How to Auto Adjust Row Height in Excel: A Step-by-Step Guide

how to auto adjust row height in excel

If you’ve ever struggled with messy, misaligned data in your Excel spreadsheet, auto-adjusting row heights might be your new best friend. This easy-to-follow guide will show you how to quickly make your rows fit the content perfectly, ensuring your documents look neat and professional.

Step-by-Step Tutorial on How to Auto Adjust Row Height in Excel

In this section, we’ll walk you through each step to auto adjust row height in Excel, making your data look clean and organized.

Step 1: Select the Rows

First, you need to highlight the rows you want to adjust.

Click and drag over the row numbers on the left side of your spreadsheet to select multiple rows. You can also click the number of a single row to select just that one.

Step 2: Go to the Home Tab

Next, navigate to the "Home" tab in the Excel ribbon at the top of your screen.

The "Home" tab is where you’ll find most of the basic formatting options, including the tool you need for adjusting row heights.

Step 3: Find the Format Button

Within the "Home" tab, locate the "Format" button.

The "Format" button is usually found in the "Cells" group, which is on the right side of the ribbon. Clicking this button will show a dropdown menu with various cell formatting options.

Step 4: Click AutoFit Row Height

From the dropdown menu, select "AutoFit Row Height."

This command tells Excel to automatically adjust the height of the selected rows so that all the content fits perfectly within each cell.

Step 5: Check Your Rows

Last, check your rows to make sure they’re adjusted to your liking.

If the rows still aren’t quite right, you might need to adjust them manually or check for any hidden content that may be affecting the row height.

Once you’ve completed these steps, your rows will automatically adjust to fit the content, making your spreadsheet look much cleaner and more professional.

Tips for How to Auto Adjust Row Height in Excel

  • Select All Rows: If you need to adjust all rows in your spreadsheet, click the select-all button at the top-left corner of your worksheet.
  • Shortcut Key: Use Alt + H + O + A as a keyboard shortcut for even quicker access to the AutoFit Row Height function.
  • Merge Cells: Be cautious with merged cells, as they can sometimes cause issues with auto-adjusting row heights.
  • Content Overflow: Ensure there are no hidden characters or extra spaces that might distort the row height.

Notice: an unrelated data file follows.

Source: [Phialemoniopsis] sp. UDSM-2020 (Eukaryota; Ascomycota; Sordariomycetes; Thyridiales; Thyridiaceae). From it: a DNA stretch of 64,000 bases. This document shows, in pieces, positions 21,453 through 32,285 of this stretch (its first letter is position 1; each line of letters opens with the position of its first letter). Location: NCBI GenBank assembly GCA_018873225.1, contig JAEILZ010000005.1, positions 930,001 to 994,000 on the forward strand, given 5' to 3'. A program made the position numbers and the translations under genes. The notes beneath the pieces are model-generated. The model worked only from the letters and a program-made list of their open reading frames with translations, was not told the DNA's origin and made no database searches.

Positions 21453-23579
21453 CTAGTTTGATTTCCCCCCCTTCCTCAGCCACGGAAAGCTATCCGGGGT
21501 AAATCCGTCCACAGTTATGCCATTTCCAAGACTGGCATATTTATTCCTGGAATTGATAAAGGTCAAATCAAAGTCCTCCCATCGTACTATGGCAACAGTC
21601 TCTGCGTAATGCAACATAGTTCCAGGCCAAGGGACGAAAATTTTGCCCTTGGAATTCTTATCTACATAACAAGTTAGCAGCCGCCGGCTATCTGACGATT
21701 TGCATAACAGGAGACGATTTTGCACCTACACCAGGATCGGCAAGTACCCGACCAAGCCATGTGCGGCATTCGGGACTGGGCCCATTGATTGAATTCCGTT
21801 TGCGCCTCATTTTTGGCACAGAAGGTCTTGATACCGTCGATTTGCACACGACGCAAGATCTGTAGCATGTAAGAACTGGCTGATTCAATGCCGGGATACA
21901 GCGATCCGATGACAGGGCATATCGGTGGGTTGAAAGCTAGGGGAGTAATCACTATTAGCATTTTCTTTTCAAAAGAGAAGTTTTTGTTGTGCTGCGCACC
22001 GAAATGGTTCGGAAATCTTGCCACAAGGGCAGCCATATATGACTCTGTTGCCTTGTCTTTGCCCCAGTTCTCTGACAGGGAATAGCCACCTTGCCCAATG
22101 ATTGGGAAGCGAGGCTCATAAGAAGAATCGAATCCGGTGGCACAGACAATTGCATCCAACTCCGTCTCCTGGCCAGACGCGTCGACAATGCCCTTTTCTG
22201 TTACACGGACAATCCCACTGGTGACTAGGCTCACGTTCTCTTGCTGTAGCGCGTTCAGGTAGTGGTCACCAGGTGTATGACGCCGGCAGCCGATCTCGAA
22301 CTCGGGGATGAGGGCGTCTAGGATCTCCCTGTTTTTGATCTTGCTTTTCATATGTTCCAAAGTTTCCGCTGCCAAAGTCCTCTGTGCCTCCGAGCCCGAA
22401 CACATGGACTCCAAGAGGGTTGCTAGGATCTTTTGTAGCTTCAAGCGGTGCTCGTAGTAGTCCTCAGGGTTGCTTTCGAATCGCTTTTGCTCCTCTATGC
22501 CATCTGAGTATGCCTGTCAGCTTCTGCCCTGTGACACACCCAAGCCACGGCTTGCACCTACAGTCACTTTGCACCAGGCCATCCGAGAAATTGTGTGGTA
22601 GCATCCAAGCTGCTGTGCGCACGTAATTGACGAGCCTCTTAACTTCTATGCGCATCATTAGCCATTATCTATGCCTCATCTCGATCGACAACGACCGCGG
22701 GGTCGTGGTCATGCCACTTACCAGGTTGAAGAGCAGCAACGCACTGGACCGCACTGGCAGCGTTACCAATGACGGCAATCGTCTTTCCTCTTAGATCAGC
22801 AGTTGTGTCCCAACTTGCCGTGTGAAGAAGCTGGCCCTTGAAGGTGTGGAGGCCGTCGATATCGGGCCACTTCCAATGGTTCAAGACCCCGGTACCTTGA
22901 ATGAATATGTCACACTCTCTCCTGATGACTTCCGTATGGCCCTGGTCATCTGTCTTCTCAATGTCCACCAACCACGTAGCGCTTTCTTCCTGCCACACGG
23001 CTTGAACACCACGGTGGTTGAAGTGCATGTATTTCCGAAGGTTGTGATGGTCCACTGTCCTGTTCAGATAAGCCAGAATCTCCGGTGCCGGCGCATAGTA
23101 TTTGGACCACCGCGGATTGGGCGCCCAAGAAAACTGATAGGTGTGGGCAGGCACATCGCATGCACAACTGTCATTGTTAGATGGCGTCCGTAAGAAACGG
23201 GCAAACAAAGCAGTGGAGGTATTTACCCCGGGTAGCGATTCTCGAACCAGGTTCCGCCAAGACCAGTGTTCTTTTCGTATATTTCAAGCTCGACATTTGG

• Consistent Font Size: Using a uniform font size throughout your spreadsheet can make auto-adjusting row heights more predictable and effective.

Frequently Asked Questions about How to Auto Adjust Row Height in Excel

What if the row height still isn’t correct after autofitting?

Sometimes, hidden content or merged cells can prevent proper autofitting. Check for these issues and clear or adjust them as needed.

Can I manually adjust row heights if autofit doesn’t work?

Absolutely! You can click and drag the bottom border of a row number to manually adjust its height.

What happens if I add more content after autofitting?

If you add more content later, you’ll need to repeat the autofit process to adjust the row height again.

Is there a way to auto adjust row height for multiple sheets?

Yes, you can select multiple sheet tabs at the bottom of Excel by holding Ctrl and clicking each tab. Then, follow the same steps to autofit row heights across all selected sheets.

Does autofit work with all versions of Excel?

Yes, the autofit feature is available in all recent versions of Excel, including Excel 2010, 2013, 2016, 2019, and Office 365.


  1. Select the rows.
  2. Go to the Home tab.
  3. Find the Format button.
  4. Click AutoFit Row Height.
  5. Check your rows.


Auto-adjusting row height in Excel is a simple but powerful way to make your spreadsheets more readable and professional. By following the steps outlined above, you can ensure that all your data fits neatly within each row, saving you time and hassle. Remember to check for hidden content or merged cells if the autofit feature doesn’t work as expected.

For those who work with large datasets or collaborate with others, learning these Excel skills can be a game changer. It’s a small tweak that can make a big difference in how your information is presented and understood.

So, go ahead and give it a try! Your future self, and anyone else who views your spreadsheets, will thank you.

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